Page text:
"Fred. Get the knife."


Fred really wasn't liking this. The evil lawyer woman was looking vastly entertained and Charles was looking like killing someone and Wes was looking vaguely puzzled and apprehensive in a manner that was all too much like the kind friend he had been rather than the traitor he'd become - and she knew what Gunn was thinking, she could see his intent in his eyes and face and every line of his posture and she had to stop this, stop it now, because they just couldn't-

"Gunn, don't," she said again. She had to break through to him. "Get away from him. Let me talk to him. Wesley! Wesley, you can't be working for these people. I know you meant to save Connor by taking him, even if you betrayed Angel, and I know that doesn't excuse anything, but-"

"I know," he interrupted, eyes cold now, voice rough and pitiless and not anything like she'd ever heard him sound before. Even when he'd been mad and trying to kill her with an axe, his voice had stayed scarily soft. "The road to Hell is paved with them. Let's not do this. Save it, Winifred."

"No, no, we have to do this. We can't save it because we have to save you, because otherwise he's going to kill you so, you see, it's not like there's gonna be another chance."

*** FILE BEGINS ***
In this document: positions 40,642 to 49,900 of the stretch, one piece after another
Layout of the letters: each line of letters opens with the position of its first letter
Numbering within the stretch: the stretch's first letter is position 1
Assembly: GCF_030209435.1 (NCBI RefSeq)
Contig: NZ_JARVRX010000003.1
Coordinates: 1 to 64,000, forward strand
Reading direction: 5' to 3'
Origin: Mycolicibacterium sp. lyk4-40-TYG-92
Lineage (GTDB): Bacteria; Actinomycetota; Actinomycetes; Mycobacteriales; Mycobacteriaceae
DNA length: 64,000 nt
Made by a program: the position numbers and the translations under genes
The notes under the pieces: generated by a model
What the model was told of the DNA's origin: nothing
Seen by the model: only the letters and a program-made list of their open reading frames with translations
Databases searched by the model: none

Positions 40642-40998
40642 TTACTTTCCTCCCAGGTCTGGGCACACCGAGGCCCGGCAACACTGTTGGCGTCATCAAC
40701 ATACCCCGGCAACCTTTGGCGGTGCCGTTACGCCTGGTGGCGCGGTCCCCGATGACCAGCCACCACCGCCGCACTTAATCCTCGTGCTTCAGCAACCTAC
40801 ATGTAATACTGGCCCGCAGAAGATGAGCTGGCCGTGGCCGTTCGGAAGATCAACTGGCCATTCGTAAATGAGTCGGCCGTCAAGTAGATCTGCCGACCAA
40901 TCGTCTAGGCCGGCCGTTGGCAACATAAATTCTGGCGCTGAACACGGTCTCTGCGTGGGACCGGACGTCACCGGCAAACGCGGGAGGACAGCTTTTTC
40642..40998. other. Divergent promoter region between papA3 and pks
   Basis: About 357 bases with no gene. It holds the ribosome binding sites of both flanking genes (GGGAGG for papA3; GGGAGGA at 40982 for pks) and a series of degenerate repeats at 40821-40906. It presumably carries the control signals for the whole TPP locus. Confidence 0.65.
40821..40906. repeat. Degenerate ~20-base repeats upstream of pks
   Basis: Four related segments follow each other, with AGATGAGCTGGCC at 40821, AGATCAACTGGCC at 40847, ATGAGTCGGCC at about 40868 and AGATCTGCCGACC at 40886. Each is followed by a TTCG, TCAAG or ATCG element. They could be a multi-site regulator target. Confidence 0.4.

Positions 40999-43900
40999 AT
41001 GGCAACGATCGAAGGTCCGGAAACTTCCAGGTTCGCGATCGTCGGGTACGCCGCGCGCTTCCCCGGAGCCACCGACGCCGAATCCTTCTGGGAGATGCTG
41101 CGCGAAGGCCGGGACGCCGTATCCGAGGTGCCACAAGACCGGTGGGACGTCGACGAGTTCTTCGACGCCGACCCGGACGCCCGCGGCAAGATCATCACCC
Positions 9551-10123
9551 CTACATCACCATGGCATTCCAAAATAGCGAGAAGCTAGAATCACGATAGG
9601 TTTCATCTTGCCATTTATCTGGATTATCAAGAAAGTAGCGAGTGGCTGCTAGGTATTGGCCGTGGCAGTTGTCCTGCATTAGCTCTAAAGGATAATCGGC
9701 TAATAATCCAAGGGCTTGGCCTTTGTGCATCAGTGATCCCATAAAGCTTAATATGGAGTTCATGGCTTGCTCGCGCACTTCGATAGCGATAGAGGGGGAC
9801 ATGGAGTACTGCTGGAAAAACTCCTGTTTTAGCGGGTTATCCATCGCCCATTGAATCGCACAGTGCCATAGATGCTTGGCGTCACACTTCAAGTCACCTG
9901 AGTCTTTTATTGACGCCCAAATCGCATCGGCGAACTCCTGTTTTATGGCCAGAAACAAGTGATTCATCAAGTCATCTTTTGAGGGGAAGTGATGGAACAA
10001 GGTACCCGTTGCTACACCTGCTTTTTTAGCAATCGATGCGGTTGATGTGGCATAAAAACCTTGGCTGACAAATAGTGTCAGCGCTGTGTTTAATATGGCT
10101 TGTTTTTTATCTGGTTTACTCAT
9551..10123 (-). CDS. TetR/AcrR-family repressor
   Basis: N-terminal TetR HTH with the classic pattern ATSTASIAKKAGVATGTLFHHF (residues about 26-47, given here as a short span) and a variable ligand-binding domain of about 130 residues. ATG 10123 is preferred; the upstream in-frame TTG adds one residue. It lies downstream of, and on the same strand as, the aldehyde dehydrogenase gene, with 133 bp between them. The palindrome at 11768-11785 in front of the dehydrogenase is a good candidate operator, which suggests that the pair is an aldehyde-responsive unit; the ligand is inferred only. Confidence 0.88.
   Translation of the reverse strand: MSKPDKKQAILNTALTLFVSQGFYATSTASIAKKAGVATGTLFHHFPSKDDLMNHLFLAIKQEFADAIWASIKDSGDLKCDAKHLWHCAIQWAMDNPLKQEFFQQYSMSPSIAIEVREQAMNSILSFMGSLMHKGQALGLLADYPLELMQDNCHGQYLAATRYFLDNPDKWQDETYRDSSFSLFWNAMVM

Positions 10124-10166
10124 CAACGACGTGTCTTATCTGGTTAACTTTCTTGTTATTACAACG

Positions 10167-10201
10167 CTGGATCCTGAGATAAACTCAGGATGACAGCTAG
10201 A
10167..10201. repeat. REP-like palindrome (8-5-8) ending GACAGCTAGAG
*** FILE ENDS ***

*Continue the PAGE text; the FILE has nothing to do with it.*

"Fred." Charles' tone was annoyed. His hands shifted on his axe. "I need that knife. This thing, it's a bit unwieldy for delicate organ-extraction."

Lilah's eyes were wide, impressed. "Wow. You really would kill him, wouldn't you? This guy who was your friend two years, fought beside you, even took a bullet for you... I think our people may have seriously underestimated you, Charles. We never did extend you a job offer, did we?"

"I said shut the hell up, you poisonous bitch." Gunn's eyes left Wesley a second to glare at Lilah.

Wesley grabbed the shaft of the axe with both hands, that tatty old bloodstained scroll scrunching between his palms and the wood. "What the hell's going on? Kill me? You're here to kill me?"

Even as a traitor, the question was taut with disbelief, as though he couldn't imagine any reason they'd do that. Fred had a cold feeling beginning to gather in her insides - not just the fear that had been there before, the fear at what they'd have to do, but the feeling that something wasn't right. They could be making a terrible mistake.